Meeting the Makers: Zest artisan cup-date!

Our exclusive to Zest, artisan cups are about halfway through production.

Here’s a cup-date for you…

A little while ago we announced our artisan cup project. With an appreciation for all things artisan we wanted to look deeper into some of the peripherals of coffee, some of the other artisans and makers that contribute directly, or indirectly to our coffee experiences.

And where better to start than a cup maker?

To refresh:

We met Eva, a local Melbourne artist, and ceramicist who was thrilled to share her passion for ceramics, and also very willing to work with Zest to produce a very special cup and guide us through the process.

The project:

We gave Eva a few of our Espressist series samples and asked her if she’d create a cup inspired by the blend that spoke to her most. Eva chose African Mailman – partly because of the outstanding flavour, partly because the origins spoke to her (Ethiopia, Nicaragua) but mostly because she felt connected with the origin of its name. African Mailman took its title from an instrumental penned by the late and formidable songstress, Nina Simone.

We are about halfway through the project and this week I spent some time with Eva testing glazes and poring over some of the test shapes and sizes she’s created since our last meeting a few weeks ago.

Over a cup of coffee (African Mailman, of course) we discussed the challenges she’s faced so far; one being winter and the time it takes for pieces to dry out in the cold. She also shared with me the next steps in the project, some of the science behind ceramics, her designing and creating process, and her passion for recycling clay.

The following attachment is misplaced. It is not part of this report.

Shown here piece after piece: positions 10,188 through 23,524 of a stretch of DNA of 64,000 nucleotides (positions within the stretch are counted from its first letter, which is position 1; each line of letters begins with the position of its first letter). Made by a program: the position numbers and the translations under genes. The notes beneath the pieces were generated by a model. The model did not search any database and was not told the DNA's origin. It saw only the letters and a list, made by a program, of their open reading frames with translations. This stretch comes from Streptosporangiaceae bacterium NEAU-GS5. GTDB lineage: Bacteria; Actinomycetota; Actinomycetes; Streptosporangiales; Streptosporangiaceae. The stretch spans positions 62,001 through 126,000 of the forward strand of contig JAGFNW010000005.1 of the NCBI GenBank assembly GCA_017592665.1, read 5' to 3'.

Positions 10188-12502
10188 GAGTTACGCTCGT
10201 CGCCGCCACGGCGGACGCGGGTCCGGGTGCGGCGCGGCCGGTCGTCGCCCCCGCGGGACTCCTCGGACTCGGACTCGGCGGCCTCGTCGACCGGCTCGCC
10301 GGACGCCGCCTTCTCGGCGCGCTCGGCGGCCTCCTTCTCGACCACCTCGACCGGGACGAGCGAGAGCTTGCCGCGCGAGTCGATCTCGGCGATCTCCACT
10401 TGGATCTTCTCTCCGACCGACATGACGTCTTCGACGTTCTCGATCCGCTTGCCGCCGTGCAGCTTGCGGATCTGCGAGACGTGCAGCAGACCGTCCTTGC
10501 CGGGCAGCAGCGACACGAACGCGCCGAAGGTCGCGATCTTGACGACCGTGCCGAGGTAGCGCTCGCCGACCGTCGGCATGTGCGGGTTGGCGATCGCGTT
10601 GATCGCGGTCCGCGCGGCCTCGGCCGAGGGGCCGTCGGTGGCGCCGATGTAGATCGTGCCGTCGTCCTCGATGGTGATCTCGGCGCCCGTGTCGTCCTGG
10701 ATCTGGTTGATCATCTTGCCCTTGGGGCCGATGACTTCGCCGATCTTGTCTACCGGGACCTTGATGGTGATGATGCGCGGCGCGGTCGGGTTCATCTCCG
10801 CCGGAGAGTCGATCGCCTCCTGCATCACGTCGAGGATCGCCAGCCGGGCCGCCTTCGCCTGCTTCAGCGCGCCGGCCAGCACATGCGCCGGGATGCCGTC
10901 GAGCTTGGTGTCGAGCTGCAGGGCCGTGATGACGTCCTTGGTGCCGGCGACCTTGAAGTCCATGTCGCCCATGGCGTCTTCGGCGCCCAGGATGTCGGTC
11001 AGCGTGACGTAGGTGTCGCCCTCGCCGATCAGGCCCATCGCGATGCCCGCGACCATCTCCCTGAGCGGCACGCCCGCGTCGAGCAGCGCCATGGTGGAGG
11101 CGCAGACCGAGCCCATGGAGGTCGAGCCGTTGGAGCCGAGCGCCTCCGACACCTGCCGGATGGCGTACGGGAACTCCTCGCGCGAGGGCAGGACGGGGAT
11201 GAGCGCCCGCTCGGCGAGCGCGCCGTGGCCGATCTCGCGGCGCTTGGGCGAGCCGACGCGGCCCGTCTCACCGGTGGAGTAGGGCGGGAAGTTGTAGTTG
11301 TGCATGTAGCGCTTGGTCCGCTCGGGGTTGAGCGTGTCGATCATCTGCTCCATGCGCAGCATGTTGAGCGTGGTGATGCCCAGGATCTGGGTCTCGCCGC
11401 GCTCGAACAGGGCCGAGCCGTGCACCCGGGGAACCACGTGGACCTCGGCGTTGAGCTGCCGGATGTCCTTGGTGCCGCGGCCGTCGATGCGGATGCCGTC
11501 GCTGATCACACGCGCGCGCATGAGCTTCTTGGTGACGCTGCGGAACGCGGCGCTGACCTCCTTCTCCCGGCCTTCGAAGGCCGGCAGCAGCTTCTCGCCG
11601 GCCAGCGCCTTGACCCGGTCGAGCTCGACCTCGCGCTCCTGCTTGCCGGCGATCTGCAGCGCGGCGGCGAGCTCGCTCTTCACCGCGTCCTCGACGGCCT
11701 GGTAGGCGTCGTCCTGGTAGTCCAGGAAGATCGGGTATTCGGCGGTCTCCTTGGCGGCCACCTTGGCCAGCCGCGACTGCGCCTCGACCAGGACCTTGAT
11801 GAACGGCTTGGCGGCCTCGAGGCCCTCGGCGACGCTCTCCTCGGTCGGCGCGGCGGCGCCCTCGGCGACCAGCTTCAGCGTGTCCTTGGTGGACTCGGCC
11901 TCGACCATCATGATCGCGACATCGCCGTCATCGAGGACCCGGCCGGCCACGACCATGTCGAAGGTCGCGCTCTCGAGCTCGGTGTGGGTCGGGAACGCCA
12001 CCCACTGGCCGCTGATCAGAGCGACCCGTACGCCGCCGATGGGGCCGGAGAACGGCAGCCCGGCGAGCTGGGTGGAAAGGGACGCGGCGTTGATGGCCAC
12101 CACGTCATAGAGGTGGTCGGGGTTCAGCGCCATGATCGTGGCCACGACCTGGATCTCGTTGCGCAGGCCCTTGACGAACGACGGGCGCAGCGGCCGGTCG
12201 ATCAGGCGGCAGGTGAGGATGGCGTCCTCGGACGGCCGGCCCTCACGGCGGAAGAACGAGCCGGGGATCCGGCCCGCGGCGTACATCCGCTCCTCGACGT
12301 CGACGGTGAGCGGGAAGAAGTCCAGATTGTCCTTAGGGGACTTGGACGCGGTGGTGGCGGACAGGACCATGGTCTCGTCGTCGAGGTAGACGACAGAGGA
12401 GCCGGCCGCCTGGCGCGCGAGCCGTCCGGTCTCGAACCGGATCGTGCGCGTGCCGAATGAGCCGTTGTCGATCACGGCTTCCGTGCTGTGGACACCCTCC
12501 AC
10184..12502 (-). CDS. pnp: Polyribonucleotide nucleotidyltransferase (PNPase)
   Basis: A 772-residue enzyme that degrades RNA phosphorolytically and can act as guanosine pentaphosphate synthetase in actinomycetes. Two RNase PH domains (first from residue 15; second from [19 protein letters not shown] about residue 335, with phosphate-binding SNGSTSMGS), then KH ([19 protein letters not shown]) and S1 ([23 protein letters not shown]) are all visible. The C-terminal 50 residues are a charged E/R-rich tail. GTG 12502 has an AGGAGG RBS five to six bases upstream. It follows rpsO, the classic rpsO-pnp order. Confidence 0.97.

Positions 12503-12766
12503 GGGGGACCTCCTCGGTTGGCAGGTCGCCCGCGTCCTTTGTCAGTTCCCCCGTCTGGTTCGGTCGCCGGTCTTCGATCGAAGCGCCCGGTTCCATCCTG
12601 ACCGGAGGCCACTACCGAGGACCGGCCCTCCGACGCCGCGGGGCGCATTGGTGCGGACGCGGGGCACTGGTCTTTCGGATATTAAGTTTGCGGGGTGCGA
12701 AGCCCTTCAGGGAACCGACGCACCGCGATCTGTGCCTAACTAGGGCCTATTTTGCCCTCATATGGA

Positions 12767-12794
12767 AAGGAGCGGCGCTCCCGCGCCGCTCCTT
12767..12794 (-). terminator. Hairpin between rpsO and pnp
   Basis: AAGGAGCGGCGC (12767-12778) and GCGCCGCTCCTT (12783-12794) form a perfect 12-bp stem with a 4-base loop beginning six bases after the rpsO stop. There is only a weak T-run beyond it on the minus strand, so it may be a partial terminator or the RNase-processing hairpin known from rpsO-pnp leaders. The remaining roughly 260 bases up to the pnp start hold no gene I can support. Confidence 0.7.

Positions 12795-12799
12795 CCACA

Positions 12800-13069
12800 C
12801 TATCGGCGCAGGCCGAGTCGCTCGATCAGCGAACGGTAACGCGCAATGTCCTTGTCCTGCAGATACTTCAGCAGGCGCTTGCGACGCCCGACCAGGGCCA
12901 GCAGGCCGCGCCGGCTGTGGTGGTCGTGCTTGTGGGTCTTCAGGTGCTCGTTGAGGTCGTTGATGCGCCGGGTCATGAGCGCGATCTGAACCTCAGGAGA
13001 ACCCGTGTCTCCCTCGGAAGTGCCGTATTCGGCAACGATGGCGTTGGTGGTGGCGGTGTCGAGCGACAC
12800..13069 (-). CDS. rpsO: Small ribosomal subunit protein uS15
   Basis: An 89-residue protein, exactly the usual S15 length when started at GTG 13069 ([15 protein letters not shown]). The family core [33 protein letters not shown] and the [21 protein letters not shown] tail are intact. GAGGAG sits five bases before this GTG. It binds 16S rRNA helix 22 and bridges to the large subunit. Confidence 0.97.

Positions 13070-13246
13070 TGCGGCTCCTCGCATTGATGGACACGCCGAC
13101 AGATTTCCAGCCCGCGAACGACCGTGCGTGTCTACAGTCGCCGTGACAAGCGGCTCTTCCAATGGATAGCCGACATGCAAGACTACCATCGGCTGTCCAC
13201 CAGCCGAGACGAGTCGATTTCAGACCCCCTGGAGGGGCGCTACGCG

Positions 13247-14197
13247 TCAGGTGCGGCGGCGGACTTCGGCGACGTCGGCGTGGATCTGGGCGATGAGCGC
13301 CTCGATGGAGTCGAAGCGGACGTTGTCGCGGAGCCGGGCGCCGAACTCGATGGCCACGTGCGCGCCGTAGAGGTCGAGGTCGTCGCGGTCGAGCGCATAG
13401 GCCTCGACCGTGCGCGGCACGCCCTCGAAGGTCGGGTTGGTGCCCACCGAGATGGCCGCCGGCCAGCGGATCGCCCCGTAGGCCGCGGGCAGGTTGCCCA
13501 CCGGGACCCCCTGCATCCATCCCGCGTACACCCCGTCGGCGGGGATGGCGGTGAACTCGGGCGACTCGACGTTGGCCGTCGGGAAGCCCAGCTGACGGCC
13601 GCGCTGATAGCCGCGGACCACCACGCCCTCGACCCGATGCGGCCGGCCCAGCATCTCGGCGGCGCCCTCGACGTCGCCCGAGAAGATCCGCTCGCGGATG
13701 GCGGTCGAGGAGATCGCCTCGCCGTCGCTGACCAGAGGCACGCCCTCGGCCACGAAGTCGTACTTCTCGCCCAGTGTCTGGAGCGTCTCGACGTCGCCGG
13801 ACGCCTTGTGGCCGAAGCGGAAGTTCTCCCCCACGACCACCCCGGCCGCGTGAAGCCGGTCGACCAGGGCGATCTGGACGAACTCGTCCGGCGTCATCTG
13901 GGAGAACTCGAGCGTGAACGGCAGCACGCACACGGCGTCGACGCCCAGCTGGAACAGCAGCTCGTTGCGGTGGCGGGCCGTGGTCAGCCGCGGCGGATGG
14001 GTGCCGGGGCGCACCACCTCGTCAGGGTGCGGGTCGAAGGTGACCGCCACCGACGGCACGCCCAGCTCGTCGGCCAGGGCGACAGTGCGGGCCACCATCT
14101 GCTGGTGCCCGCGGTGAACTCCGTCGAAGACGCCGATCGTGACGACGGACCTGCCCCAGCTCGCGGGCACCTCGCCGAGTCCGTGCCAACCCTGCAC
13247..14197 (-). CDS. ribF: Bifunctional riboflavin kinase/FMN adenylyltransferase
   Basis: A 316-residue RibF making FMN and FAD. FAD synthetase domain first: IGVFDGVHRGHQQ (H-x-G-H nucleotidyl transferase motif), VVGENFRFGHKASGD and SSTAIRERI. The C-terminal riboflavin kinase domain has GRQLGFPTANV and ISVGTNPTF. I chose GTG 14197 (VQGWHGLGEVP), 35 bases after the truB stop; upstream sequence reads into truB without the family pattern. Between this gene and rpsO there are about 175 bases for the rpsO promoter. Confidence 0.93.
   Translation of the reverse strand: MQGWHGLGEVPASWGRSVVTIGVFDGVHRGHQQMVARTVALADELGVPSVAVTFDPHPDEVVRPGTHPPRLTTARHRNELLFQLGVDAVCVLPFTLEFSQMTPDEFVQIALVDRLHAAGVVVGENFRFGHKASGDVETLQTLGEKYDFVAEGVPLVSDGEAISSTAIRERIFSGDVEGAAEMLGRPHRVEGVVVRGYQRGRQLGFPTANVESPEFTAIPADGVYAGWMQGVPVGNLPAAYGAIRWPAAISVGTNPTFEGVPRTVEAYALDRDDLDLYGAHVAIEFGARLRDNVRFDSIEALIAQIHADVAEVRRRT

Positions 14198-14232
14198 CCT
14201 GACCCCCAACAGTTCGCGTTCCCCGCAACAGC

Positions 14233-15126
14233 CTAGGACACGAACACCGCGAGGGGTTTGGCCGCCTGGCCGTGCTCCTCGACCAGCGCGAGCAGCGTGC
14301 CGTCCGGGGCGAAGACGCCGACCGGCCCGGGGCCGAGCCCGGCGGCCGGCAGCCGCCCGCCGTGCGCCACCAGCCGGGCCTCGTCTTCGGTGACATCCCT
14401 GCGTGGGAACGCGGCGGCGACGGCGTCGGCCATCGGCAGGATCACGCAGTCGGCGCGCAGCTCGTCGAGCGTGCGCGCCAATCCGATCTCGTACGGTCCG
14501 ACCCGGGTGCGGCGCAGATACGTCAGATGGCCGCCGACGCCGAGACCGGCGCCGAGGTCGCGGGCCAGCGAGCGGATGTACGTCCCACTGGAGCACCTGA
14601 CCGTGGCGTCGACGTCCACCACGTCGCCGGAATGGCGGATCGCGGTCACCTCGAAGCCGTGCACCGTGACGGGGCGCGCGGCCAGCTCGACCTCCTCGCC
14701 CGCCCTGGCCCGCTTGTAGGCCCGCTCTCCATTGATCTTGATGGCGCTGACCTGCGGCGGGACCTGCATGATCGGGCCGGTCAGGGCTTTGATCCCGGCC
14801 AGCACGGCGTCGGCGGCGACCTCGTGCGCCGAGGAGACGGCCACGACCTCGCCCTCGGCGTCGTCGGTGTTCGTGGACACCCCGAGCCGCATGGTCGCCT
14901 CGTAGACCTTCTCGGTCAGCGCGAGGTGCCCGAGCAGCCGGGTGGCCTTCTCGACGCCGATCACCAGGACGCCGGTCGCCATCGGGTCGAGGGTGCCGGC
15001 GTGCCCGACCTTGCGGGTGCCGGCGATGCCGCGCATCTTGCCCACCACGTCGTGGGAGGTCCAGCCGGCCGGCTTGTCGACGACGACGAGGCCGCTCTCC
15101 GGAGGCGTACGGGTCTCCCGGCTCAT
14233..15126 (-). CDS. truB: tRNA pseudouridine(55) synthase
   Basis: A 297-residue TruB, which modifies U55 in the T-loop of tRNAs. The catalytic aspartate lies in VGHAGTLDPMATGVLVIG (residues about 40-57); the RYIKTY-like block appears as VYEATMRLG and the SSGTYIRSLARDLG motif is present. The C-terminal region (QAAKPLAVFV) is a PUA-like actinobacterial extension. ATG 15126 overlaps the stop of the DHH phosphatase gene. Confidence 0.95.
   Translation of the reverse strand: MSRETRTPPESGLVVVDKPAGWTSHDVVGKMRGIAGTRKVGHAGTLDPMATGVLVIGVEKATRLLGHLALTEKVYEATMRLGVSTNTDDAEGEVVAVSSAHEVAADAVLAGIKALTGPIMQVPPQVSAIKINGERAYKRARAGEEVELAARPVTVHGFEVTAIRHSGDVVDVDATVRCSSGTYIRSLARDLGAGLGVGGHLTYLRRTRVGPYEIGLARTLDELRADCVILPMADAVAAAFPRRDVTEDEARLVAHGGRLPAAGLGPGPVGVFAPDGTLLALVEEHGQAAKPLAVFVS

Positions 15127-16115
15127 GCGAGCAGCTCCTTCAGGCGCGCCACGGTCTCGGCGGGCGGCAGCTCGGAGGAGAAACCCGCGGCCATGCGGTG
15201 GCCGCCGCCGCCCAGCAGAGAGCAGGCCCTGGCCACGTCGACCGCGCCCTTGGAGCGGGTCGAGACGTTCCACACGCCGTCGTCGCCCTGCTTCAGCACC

Eva starts her studio day (after coffee) by pushing off-cuts through a machine called a pug-mill. You may already guess by the name what a pug-mill does. It basically ‘mills’ clay scraps into silky brand new clay.

An advocate for sustainability, recycling clay has a purpose for Eva. The constant cycle of endless re-useability is part of the beauty of the material which doesn’t lose any of it’s quality no mater how many times it’s put through this process. Pugging also becomes a kind of holistic experience. Eva explains the appeal as she pugs off-cuts through the mill with all her might, reminding me of an artisan baker kneading dough.

There are benefits to recycling however. As the clay scraps wait in ‘slop’ buckets, re-hydrating and softening it to a workable consistency for milling, it’s not uncommon for mold to grow on the green clay. The bacteria actually gives the clay more plasticity – so the more bacteria growing on the slops through this process, the better. Eva points some out to me, excitedly.

“This fermentation is really, really good for the process”.

And, as lovers of specialty coffee we certainly understand this.

Once the scraps have been pushed through the mill and come out the other side a softer, smoother, and more malleable product, it’s ready for a working on the wheel. Eva has been experimenting with different weights. Today she’s working with 350gms per piece, which, when formed creates a (green) vessel that holds around 12oz. Taking into account the shrinkage in the drying, and again in the firing process, we’d be expecting the final vessel from the 350gm blob to hold around 10oz of liquid. Since I last saw her, Eva has experimented with 400 and 300gms also.

Why the shrinkage? As the clay dries water molecules escape and the clay ‘sheets’ move closer together, shrinking a vessel by 5% or more. For fear of inserting too much chemistry (though us coffee people do love our chemistry), the kaolinite hydroxyls become hydrogen bonded to the next layer, forming a stronger, firmer structure. This state of the hardened clay prior to firing is called ‘green’.